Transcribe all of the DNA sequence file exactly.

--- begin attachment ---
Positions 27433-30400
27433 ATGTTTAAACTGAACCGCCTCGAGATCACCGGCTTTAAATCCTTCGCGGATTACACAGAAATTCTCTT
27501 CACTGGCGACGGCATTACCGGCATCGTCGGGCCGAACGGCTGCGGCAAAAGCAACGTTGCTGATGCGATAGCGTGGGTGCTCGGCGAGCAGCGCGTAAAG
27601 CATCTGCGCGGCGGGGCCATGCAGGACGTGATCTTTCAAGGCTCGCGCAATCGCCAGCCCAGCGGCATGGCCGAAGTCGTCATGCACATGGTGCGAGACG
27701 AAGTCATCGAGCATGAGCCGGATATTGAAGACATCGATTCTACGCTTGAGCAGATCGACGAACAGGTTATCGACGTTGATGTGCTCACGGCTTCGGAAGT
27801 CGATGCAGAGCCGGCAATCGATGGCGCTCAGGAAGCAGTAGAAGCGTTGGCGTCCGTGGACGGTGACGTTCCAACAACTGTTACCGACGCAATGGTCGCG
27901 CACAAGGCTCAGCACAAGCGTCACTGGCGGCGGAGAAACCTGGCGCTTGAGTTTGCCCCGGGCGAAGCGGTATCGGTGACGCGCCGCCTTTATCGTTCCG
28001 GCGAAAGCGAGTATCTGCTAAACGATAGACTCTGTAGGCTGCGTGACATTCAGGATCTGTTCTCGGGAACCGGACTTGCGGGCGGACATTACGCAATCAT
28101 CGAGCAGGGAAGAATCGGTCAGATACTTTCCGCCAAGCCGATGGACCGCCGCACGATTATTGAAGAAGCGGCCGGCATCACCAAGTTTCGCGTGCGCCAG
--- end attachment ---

Positions 27433-30400
27433 ATGTTTAAACTGAACCGCCTCGAGATCACCGGCTTTAAATCCTTCGCGGATTACACAGAAATTCTCTT
27501 CACTGGCGACGGCATTACCGGCATCGTCGGGCCGAACGGCTGCGGCAAAAGCAACGTTGCTGATGCGATAGCGTGGGTGCTCGGCGAGCAGCGCGTAAAG
27601 CATCTGCGCGGCGGGGCCATGCAGGACGTGATCTTTCAAGGCTCGCGCAATCGCCAGCCCAGCGGCATGGCCGAAGTCGTCATGCACATGGTGCGAGACG
27701 AAGTCATCGAGCATGAGCCGGATATTGAAGACATCGATTCTACGCTTGAGCAGATCGACGAACAGGTTATCGACGTTGATGTGCTCACGGCTTCGGAAGT
27801 CGATGCAGAGCCGGCAATCGATGGCGCTCAGGAAGCAGTAGAAGCGTTGGCGTCCGTGGACGGTGACGTTCCAACAACTGTTACCGACGCAATGGTCGCG
27901 CACAAGGCTCAGCACAAGCGTCACTGGCGGCGGAGAAACCTGGCGCTTGAGTTTGCCCCGGGCGAAGCGGTATCGGTGACGCGCCGCCTTTATCGTTCCG
28001 GCGAAAGCGAGTATCTGCTAAACGATAGACTCTGTAGGCTGCGTGACATTCAGGATCTGTTCTCGGGAACCGGACTTGCGGGCGGACATTACGCAATCAT
28101 CGAGCAGGGAAGAATCGGTCAGATACTTTCCGCCAAGCCGATGGACCGCCGCACGATTATTGAAGAAGCGGCCGGCATCACCAAGTTTCGCGTGCGCCAG